Type: Motor Yacht
Draft: 3ft 4ins
Displacement: 11.58 tons
Engine: Perkins P60 Diesel
Construction: Pitch pine on oak
Builder: Howard, Maldon, Essex
When Liz Devas, a night sister at Kingston hospital, heard that the nurses' home was to be demolished in 1970 she decided to take to the water and bought an old ketch--rigged wooden cabin cruiser from the TV producer Mark Stuart. Soon she found herself caught up in a legend. Only a few months later, totally ignorant of the art of navigation, she was invited to take her new home from its safe mooring at Ash Island, Hampton Court, down river to the English Channel to join the 30th anniversary cruise of the Little Ships to Dunkirk.
Thirty years earlier, on 25th May 1940 according to Tough Bros. records, Lurline, crewed by H.L. Bayle of London and A.C. Buckle of Richmond, was despatched by them on the same journey down the Thames to join the flotilla which went to Sheerness and on to Dunkirk. Bob Tough has his father's notebook which records that Lurline returned relatively unscathed but minus her dinghy which was replaced, at a cost of £8.
At the 1970 reunion, unfamiliar until then with the detailed story of Dunkirk, Liz was deeply moved by the ceremony of the lone Shackleton circling the little fleet and dropping a wreath in memory of those who did not come back from Dunkirk in 1940. Like all new owners of the Little Ships she could not help but be touched by the comradeship existing between these caretakers of a part of British history.
Subsequently belonging to Michael Simcock, he did much to improve the ship. Her original 6-cylinder Gleniffer paraffin engine was replaced by a Perkins P 60 diesel and her hull and paintwork was restored.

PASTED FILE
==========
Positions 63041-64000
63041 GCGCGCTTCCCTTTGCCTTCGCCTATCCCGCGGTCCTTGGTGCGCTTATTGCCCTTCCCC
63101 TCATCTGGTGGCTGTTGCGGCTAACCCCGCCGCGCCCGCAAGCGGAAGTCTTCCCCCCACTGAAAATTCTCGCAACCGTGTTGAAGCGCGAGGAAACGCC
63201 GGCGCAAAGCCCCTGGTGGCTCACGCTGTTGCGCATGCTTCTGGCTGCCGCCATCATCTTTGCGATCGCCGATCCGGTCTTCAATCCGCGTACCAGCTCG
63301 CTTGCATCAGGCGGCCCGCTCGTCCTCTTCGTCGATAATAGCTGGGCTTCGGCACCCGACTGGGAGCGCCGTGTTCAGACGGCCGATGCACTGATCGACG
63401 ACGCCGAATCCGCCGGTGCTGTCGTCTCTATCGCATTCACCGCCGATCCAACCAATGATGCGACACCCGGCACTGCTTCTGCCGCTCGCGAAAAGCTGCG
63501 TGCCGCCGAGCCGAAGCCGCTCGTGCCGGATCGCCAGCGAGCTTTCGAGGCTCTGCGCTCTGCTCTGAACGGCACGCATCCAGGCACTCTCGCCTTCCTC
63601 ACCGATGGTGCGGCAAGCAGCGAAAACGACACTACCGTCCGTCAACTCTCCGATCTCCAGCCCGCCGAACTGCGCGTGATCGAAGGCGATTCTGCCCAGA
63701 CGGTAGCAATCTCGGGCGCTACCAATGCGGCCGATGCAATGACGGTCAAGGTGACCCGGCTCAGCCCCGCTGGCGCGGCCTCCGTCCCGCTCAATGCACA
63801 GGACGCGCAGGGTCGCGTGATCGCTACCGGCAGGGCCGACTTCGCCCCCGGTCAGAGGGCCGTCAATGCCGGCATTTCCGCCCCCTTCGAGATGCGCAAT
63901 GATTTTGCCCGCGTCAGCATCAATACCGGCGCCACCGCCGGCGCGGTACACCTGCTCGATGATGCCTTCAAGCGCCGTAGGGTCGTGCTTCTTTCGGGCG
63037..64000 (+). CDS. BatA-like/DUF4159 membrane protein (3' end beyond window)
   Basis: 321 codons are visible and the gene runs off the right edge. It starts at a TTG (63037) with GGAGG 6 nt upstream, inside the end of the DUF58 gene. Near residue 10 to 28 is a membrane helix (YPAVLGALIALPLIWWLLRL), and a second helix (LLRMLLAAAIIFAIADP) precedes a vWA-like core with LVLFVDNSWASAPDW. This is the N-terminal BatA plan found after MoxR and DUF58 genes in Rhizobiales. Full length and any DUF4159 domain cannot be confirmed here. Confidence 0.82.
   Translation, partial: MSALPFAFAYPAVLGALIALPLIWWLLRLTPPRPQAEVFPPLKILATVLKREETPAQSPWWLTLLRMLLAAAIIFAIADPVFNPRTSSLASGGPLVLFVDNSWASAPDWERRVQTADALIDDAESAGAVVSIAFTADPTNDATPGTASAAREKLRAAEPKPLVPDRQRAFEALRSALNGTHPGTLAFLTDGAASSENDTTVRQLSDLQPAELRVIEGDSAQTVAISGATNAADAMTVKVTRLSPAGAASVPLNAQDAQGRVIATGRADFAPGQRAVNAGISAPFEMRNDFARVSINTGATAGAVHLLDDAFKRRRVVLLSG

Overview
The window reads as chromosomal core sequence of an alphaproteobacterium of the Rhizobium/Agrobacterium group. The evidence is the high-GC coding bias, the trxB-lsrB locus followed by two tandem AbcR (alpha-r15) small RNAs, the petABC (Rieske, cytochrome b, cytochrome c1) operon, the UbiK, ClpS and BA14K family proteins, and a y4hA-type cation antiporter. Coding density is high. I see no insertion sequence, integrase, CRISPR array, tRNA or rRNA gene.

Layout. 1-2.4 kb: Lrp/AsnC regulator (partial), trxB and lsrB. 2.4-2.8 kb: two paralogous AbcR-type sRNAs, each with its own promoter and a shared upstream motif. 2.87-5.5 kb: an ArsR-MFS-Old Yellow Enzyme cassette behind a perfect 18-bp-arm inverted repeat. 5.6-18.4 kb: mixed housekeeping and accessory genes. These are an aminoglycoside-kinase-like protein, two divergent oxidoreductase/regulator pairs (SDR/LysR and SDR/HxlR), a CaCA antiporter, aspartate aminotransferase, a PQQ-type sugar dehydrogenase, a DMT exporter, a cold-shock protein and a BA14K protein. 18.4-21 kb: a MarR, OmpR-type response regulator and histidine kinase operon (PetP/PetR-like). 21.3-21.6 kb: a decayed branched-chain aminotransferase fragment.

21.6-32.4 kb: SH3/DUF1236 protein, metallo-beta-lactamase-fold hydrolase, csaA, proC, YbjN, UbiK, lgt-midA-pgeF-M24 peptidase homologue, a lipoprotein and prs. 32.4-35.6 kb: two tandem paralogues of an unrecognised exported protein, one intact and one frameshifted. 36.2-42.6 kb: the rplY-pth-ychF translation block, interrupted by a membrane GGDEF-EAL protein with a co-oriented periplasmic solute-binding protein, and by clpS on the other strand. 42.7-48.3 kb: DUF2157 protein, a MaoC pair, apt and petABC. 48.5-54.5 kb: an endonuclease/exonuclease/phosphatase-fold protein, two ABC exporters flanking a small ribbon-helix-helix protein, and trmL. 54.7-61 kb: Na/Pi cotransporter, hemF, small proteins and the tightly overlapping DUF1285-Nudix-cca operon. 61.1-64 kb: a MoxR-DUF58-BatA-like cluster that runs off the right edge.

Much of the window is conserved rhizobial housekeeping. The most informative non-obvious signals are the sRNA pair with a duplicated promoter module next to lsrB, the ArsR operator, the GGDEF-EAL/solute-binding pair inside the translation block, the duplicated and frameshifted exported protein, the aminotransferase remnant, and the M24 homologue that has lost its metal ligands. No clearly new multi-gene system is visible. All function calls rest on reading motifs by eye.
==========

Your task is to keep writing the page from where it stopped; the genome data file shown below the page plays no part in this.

At that time, being built in 1914, Lurline was probably the oldest Dunkirk Little Ship regularly attending ADLS events. In Mikes ownership she completed three returns to Dunkirk as well as visiting Holland and travelling around the coast to events such as the Portsmouth Festival of the Sea.
Thu, 03/06/2010 - 22:47
My father, Mark Stuart, from whom Lurline was purchased, never knew that Lurline was a Little Ship until shortly before he sold her. Nevertheless, our first trip down-river, and then on into the Channel, after we became her owners was the occasion of a Dunkirk rally. It was, I think, 1964 and I believe it may even have been the first such rally. The trip did not go smoothly for us. It is a funny story not right to tell here, but I often wondered if we had known that Lurline's past had been known then whether we might not have been better treated! For anyone who is interested in details of Lurline's history in the 1960s, do get in touch with me via firstname.lastname@example.org. We loved her dearly and were sad when my father decided to move on to a boat better suited for the long trip to the Mediterranean. I was so glad to find this record on the internet.